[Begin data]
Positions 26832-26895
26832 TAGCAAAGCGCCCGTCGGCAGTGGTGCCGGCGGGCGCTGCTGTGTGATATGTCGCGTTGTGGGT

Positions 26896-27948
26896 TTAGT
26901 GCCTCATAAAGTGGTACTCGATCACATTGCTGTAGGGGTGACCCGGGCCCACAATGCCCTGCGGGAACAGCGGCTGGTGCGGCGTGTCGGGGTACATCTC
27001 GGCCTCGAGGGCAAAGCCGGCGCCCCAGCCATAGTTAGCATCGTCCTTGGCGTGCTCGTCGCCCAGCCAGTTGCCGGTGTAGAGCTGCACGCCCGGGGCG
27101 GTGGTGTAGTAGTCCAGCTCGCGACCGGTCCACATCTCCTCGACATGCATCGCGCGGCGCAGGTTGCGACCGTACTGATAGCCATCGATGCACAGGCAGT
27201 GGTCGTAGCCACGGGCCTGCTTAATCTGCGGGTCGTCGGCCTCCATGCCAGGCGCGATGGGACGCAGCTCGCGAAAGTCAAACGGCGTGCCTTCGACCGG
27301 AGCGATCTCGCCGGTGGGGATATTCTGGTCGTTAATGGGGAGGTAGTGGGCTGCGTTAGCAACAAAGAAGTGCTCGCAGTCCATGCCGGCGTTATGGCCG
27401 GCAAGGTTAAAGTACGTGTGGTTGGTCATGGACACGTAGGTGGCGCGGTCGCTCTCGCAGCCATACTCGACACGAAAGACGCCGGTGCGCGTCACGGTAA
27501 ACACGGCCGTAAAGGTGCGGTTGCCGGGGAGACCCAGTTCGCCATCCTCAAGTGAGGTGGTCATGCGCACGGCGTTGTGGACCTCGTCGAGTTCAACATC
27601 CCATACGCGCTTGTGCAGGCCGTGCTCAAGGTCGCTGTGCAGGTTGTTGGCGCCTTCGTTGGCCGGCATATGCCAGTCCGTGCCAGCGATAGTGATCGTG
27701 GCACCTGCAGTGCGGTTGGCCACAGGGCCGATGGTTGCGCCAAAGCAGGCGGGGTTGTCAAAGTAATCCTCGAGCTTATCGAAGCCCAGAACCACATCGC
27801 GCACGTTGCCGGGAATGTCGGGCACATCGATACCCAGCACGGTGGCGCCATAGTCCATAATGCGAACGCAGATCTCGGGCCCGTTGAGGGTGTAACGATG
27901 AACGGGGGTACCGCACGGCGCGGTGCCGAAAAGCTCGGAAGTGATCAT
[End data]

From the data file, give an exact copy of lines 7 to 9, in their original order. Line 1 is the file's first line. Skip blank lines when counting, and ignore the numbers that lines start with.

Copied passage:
27101 GTGGTGTAGTAGTCCAGCTCGCGACCGGTCCACATCTCCTCGACATGCATCGCGCGGCGCAGGTTGCGACCGTACTGATAGCCATCGATGCACAGGCAGT
27201 GGTCGTAGCCACGGGCCTGCTTAATCTGCGGGTCGTCGGCCTCCATGCCAGGCGCGATGGGACGCAGCTCGCGAAAGTCAAACGGCGTGCCTTCGACCGG
27301 AGCGATCTCGCCGGTGGGGATATTCTGGTCGTTAATGGGGAGGTAGTGGGCTGCGTTAGCAACAAAGAAGTGCTCGCAGTCCATGCCGGCGTTATGGCCG